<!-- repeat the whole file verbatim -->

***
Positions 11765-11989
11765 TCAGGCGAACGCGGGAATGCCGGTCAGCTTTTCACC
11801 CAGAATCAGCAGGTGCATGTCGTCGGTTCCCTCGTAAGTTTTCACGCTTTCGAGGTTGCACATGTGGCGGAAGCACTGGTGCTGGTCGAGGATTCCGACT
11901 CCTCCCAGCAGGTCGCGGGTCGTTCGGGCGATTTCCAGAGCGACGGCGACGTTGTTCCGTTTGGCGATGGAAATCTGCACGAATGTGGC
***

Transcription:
Positions 11765-11989
11765 TCAGGCGAACGCGGGAATGCCGGTCAGCTTTTCACC
11801 CAGAATCAGCAGGTGCATGTCGTCGGTTCCCTCGTAAGTTTTCACGCTTTCGAGGTTGCACATGTGGCGGAAGCACTGGTGCTGGTCGAGGATTCCGACT
11901 CCTCCCAGCAGGTCGCGGGTCGTTCGGGCGATTTCCAGAGCGACGGCGACGTTGTTCCGTTTGGCGATGGAAATCTGCACGAATGTGGC